By Richard Beene
Patricia Boles is active in the local animal rescue community and shared with me the story of Blackie, a sweet American Staffordshire terrier that was separated from his owner after a truck accident here. For three months, Blackie was cared for by the folks at the Kern County Animal Shelter while his owner was convalescing in Texas. Boles meanwhile raised enough money to fly Blackie back to Texas in a private plane but only after a commercial carrier at LAX refused because it thought Blackie was a dangerous pit bull.
Said Boles: "Cherie Charlton spent hours on and off work exercising this dog... The dog was returned home by Bonny Schumaker (an amazing woman and president of a group called 'On Wings of Care') and of course, all of this was overseen by the new (animal control) director Jan Woodward. Just think everyone should see that all the workers at KCAC have big hearts and though they have a distressing job to face daily they truly love animals."
This is the time of year when the sons and daughters of Bakersfield who are living away or at college come home to rekindle friendships and enjoy a home-cooked meal. One of those in town is Sarah Audelo, daughter of Joe and Mimi Audelo, who now holds a master's degree in public policy from The George Washington University in Washington, D.C. Sarah graduated from Ridgeview High School and received her undergraduate degree from Georgetown University.
Bernie Herman, the retiring executive director of the Bakersfield Museum of Art, sent out a seasonal letter asking folks to donate to the museum. Herman will retire early next year (a search committee is interviewing finalists for his job now) and we should all take a moment to thank Bernie for guiding the museum these past eight years. When Herman became director, the museum had more than $1 million in debt. Today it is debt free and thriving, offering summer camps for children and sponsoring such popular events as Via Arte.
Eileen Sanchez awoke the other day to find that thieves had made off with her son's basketball hoop.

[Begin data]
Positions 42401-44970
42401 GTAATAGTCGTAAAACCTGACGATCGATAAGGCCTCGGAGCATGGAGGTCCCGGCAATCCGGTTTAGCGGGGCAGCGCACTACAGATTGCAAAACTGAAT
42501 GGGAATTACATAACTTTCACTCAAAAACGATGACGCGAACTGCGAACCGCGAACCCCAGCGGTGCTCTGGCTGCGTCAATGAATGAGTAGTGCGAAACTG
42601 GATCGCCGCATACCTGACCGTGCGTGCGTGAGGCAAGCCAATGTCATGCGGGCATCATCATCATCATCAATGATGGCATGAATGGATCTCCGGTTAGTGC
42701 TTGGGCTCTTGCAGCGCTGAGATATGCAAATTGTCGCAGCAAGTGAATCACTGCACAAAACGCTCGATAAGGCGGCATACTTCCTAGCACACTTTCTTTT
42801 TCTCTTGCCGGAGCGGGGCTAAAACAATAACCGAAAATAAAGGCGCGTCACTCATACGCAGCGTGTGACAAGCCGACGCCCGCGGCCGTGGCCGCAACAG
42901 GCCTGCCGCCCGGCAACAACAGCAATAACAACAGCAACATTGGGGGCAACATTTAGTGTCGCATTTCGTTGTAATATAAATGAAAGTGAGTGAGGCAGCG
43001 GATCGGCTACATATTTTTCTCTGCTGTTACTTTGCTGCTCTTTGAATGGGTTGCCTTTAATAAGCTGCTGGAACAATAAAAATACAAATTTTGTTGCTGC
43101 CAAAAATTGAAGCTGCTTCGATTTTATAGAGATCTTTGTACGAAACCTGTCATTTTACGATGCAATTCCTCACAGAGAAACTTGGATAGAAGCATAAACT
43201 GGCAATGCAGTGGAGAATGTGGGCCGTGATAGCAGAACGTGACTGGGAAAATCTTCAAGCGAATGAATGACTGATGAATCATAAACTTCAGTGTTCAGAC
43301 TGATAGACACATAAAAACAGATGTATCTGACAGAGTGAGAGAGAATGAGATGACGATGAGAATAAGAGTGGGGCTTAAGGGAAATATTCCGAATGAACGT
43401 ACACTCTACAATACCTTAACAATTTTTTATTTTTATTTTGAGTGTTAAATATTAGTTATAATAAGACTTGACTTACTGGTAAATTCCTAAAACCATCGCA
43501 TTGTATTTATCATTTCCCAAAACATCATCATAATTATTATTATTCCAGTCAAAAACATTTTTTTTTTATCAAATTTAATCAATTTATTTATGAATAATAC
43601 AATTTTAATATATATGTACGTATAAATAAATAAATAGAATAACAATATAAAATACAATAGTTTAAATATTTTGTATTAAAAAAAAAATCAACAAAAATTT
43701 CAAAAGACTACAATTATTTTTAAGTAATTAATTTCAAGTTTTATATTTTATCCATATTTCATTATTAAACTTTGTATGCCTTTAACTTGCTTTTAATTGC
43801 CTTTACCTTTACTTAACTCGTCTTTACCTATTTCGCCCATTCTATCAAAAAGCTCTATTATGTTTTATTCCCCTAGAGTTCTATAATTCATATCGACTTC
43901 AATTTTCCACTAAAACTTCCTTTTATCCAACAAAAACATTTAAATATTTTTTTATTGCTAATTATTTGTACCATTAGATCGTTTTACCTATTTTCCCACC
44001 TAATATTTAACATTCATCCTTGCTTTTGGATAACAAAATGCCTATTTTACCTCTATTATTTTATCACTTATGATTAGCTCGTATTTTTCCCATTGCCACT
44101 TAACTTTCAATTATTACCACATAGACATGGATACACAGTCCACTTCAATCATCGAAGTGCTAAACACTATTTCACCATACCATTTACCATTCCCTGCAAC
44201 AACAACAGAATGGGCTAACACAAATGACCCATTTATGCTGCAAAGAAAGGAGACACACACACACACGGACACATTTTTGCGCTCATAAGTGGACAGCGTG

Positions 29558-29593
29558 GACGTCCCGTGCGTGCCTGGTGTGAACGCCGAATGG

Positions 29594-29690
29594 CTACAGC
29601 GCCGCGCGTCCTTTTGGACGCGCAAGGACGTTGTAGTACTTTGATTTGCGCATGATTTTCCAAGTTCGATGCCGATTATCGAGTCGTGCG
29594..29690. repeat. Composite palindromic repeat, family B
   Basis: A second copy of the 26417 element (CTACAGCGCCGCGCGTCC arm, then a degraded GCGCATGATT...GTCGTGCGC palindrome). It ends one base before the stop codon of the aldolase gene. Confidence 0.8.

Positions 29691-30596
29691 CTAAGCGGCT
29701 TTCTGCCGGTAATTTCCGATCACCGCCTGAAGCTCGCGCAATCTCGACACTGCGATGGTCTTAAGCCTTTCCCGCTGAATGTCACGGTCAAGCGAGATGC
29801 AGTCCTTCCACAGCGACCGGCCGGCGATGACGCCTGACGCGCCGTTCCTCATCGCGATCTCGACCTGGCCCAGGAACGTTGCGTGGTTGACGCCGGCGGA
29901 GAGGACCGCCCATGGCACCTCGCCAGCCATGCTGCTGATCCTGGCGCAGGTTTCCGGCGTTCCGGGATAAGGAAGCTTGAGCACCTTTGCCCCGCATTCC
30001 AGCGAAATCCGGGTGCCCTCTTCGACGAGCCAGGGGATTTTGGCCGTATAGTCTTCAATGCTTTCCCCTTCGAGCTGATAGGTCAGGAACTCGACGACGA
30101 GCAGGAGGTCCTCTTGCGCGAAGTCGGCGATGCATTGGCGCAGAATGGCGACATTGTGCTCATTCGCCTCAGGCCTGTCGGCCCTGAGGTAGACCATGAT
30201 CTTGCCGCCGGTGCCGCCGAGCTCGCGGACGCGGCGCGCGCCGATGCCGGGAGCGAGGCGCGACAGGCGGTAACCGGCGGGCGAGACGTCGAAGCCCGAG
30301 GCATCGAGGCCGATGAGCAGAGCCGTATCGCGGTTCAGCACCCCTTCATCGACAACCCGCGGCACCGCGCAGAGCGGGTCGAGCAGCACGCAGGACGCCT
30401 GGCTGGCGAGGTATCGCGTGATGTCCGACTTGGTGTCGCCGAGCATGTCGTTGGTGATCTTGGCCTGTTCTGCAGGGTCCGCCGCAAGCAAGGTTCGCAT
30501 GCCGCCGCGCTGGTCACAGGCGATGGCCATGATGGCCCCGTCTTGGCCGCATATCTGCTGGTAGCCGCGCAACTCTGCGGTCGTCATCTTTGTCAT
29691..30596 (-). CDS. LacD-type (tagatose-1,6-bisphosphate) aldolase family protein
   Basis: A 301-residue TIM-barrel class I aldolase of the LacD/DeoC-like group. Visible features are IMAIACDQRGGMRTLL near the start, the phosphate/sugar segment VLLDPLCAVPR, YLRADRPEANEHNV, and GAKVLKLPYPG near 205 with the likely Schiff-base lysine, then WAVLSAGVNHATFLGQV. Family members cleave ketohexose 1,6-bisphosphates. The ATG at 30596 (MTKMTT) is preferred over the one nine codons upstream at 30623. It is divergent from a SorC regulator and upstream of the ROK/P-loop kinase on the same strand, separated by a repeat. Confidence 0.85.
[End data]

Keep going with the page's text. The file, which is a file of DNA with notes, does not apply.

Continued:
"I know this might seem trivial considering what has been happening in the world these days, but I wanted to share my disappointment at a time of year that should be full of giving and good tidings. My son's basketball hoop was stolen by a thief in the night. Actually, more like probably four thieves as this basketball hoop had a 54-inch glass backboard, water in the base, and weighed at least 300 pounds, no easy task. We purchased the hoop for his birthday this past June, and he has shot baskets almost everyday since. My son and his dad spent 10 hours putting that thing together and rolling it outside making sure it was just the right height. He taped off the free throw line and knew just where the three point shots were. It's sad to discover how quickly someone can take the joy out of a young boy's heart. Again, I know having a basketball hoop stolen is nothing compared to many things that are happening, but it's just one more sad example of a culture where people are so willing to take from others without hesitation and from a child no less."
The folks over at West Rotary are up to more seasonal good needs. The group volunteered to sponsor 30 needy children at the KCMH-Children's Services this Christmas.
Said county worker Vija A. Turjanis: "Last week, I needed a trailer to pick up all the gifts that Rotary West donated in response to the letter our kids wrote. The generosity of this organization is truly amazing as they made the magic of the holiday season came alive. Our neediest kids are going to have the most awesome Christmas, and they will believe that our community and Santa does care for them and most importantly, they will know that they are not forgotten during the holidays."
Richard Beene is president and CEO of The Bakersfield Californian. He blogs at www.bakersfieldobserved.net. These are his opinions, not necessarily those of The Californian. Send him tips at firstname.lastname@example.org.